Is it then the keys of the dictionary that are immutable? Not the entire dict? I have read about this much and many sources claim that Python dicts "are immutable." I just did a search again about dicts, and came upon a page that claims that "lists are immutable" :rolleyes: .

I think much of the on-line info is incorrect as much of it directly contadicts other sources and seems incomplete. It is difficult to find the truth. Frustrating.

Thanks for your earlier reply.:)

Regards,
sharky_machine

In Python docs first para here http://www.python.org/doc/2.4.1/lib/typesmapping.html

"""
2.3.8 Mapping Types -- classdict
A mapping object maps immutable values to arbitrary objects. Mappings are mutable objects. There is currently only one standard mapping type, the dictionary. A dictionary's keys are almost arbitrary values. Only values containing lists, dictionaries or other mutable types (that are compared by value rather than by object identity) may not be used as keys. Numeric types used for keys obey the normal rules for numeric comparison: if two numbers compare equal (such as 1 and 1.0) then they can be used interchangeably to index the same dictionary entry.

"""

Actually, it's OK that dictionaries aren't sorted. The real thing that we sometimes want is to be able to access the values in a sorted manner.

Here's how:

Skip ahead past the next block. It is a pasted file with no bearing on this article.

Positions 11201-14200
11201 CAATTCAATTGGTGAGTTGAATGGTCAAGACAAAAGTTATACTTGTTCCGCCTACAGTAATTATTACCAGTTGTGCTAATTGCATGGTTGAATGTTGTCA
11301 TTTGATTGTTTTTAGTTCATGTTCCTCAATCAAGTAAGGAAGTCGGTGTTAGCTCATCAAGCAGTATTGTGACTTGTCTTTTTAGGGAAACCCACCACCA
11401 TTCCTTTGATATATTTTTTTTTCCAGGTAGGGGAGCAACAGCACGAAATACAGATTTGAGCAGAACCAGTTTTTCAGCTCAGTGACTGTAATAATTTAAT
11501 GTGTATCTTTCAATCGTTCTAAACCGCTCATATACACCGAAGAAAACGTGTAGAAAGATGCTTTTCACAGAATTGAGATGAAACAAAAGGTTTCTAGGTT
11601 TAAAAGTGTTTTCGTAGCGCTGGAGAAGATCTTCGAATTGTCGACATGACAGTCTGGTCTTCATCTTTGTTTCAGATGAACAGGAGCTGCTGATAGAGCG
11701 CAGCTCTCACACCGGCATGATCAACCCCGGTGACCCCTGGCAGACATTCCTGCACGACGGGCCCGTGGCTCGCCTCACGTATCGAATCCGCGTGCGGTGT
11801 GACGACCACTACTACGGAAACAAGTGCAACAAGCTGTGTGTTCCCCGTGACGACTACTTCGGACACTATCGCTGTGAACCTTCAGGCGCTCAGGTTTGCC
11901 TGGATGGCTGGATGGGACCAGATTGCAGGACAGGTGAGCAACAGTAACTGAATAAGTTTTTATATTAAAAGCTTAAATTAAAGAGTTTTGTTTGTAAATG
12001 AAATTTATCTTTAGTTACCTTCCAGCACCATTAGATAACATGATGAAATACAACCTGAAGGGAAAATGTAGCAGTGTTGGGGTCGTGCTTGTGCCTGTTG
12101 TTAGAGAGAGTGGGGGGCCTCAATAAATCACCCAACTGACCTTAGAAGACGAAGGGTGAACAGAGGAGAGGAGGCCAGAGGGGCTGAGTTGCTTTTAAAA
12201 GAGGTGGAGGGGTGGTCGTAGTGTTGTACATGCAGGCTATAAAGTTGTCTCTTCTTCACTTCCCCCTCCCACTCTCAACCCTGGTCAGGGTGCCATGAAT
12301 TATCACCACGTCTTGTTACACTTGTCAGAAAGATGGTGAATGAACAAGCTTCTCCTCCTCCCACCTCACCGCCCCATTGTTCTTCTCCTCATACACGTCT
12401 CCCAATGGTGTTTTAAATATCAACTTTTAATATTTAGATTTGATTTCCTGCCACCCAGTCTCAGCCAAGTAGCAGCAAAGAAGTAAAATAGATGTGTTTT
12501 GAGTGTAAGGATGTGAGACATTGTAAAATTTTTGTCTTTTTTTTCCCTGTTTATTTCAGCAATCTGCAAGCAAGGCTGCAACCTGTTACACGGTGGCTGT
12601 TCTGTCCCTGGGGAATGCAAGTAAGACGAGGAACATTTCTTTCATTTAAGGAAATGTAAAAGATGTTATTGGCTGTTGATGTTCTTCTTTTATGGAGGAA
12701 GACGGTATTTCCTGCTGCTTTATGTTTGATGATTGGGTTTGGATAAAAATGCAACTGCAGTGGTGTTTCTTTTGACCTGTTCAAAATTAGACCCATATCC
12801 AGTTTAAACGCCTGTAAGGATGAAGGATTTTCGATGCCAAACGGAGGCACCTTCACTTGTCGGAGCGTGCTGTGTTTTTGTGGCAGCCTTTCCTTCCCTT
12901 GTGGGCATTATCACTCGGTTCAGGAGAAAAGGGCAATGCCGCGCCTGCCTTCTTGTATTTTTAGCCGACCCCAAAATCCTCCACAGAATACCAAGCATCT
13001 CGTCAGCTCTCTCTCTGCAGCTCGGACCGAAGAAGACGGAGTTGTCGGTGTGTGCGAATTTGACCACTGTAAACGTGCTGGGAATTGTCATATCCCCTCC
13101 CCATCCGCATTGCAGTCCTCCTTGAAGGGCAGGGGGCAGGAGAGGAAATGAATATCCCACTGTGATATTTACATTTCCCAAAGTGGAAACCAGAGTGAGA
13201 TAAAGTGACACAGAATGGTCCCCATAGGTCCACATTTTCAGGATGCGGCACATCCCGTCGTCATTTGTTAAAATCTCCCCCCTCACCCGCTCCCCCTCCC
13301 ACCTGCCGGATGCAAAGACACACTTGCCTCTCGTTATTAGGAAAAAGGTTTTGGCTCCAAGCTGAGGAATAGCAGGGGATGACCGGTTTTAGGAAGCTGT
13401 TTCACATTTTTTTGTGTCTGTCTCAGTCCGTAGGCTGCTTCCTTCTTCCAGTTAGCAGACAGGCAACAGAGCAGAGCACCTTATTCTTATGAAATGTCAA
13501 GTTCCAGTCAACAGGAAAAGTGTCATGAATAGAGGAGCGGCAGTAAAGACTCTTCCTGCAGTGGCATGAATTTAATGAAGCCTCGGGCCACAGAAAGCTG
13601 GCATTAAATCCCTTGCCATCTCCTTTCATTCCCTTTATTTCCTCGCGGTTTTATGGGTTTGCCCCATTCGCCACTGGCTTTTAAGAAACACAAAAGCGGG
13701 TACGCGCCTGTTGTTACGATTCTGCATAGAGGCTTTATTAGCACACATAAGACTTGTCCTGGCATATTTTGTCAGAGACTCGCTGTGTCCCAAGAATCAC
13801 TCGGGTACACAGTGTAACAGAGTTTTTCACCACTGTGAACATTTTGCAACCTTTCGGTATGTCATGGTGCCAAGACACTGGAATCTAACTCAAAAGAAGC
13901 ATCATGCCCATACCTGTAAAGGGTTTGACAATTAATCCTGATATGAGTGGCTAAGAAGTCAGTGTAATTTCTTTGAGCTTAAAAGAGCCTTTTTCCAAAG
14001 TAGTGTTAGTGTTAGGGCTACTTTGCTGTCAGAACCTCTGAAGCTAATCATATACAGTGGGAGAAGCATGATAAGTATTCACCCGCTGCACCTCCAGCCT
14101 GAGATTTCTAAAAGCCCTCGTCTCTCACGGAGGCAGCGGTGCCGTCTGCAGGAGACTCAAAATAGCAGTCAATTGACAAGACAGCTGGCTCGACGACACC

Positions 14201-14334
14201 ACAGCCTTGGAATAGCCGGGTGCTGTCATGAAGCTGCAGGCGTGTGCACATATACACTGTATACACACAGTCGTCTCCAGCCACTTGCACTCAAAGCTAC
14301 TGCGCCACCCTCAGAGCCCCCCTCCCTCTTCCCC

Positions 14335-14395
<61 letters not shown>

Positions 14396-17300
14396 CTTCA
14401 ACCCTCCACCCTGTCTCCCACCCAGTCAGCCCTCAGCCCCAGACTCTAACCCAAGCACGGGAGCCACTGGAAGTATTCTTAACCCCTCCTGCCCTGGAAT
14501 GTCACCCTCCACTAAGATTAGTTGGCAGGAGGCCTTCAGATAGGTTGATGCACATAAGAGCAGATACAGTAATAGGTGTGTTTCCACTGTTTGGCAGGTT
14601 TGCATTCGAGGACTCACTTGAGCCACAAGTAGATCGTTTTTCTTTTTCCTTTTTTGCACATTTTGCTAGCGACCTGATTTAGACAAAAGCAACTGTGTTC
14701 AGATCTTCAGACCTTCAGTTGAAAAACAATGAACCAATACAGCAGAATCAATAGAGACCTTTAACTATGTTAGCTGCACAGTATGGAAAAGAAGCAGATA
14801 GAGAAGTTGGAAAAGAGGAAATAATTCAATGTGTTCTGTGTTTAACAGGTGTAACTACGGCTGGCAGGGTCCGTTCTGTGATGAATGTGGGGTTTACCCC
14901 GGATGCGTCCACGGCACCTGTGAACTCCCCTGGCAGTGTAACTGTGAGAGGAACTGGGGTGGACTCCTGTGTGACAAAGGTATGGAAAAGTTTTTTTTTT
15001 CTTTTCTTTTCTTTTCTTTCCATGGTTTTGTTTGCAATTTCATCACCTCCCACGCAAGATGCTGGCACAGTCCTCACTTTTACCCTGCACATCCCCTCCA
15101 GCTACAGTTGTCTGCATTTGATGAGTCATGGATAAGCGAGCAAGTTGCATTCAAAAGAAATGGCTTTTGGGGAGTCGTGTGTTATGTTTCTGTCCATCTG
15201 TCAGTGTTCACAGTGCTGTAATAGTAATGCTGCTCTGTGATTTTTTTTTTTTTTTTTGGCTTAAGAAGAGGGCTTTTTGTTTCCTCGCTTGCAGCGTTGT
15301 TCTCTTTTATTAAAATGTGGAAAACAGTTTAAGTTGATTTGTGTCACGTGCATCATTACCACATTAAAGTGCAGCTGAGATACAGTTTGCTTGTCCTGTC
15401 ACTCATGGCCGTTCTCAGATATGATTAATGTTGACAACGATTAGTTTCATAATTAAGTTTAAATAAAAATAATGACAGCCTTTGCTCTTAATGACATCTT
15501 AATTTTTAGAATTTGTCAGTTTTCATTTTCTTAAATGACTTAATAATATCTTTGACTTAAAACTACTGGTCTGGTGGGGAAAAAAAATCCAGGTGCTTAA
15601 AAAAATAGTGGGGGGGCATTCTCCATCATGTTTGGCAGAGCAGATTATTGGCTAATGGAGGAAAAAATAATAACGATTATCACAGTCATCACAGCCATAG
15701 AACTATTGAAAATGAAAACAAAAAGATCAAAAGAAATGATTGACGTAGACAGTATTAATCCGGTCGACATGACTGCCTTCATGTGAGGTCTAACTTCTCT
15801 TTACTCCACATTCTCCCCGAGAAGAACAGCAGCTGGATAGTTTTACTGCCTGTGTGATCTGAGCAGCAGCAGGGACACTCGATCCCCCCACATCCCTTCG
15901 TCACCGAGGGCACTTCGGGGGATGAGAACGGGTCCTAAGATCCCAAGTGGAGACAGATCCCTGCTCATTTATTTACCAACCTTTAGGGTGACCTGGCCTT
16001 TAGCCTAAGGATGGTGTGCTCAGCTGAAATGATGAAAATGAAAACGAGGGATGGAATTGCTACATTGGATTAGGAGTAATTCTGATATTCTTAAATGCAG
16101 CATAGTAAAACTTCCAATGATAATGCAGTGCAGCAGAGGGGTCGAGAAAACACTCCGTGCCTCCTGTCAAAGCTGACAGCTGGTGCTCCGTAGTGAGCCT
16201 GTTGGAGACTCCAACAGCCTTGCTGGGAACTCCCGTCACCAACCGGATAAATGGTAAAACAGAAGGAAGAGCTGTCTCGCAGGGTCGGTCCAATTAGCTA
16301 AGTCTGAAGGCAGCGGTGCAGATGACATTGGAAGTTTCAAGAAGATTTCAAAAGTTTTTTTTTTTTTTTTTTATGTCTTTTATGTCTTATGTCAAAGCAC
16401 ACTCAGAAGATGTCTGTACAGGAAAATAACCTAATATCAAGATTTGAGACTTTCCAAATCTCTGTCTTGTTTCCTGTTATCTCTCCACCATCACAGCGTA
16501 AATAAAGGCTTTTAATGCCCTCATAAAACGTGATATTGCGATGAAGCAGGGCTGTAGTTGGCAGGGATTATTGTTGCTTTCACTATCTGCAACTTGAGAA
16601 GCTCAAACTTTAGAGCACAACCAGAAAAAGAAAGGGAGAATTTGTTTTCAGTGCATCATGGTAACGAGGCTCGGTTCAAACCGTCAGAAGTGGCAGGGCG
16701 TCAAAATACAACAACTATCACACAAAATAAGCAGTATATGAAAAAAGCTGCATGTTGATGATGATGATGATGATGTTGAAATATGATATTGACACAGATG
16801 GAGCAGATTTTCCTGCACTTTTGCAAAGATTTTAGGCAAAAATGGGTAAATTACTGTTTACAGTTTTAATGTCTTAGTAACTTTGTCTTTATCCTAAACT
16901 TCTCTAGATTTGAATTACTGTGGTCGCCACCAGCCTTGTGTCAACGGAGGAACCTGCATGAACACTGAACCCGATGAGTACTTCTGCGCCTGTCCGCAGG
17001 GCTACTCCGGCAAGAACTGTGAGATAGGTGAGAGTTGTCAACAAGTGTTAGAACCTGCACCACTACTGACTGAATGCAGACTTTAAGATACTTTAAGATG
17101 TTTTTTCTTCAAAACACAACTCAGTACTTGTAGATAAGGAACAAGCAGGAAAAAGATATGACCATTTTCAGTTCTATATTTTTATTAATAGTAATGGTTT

k = d.keys()   # or, k = [x for x in d]
k.sort()

for i in k:
   print d[i] # or my_func(d[i]) or whatever

Jeff

P.S. dictionaries *have* to be mutable; else, you could never add items to them! But the dictionary keys cannot be. I think the reason that they can't have mutable keys is that if you mutated a dictionary key, the hash table would get dorked up.

Are there other major issues between the (lists and dicts) that would affect there uses?

Dictionaries are my current favorite data-type, for the simple reason that they allow you to express the types of coding thoughts that you want without having to keep careful track of indices.

Here's how I teach dictionaries: dictionaries are essentially lists whose indices are anything you want, instead of integers.

This is the ugly way, using lists:

# my hero generator
 
 attrs = []
 
 attrs[0] = random.randint(1,20) # strength
 attrs[1] = random.randint(1,20) # wisdom
 attrs[2] = random.randint(1,20) # dexterity
 attrs[3] = random.randint(1,20) # intelligence

Any time I want to access strength, I have to remember -- or my code has to look up in a separate list -- the fact that strength is attrs[0]. Yuck, and quite error-prone.

With dictionaries, I can just do this:

# my hero generator

attrs = {}

attrs['str'] = random.randint(1,20)
attrs['wis'] = random.randint(1,20)
attrs['dex'] = random.randint(1,20)
attrs['int'] = random.randint(1,20)

now, if I want to know the strength of my character, I don't have to remember which index the 'str' attribute is ... I just ask,

print attrs
15

and it's there. The dictionary allows me to encapsulate the 'looking up' details so that I can think about the big picture. Result: dramatic reduction in coding errors. Very cool.

Jeff

This question has already been answered. Start a new discussion instead.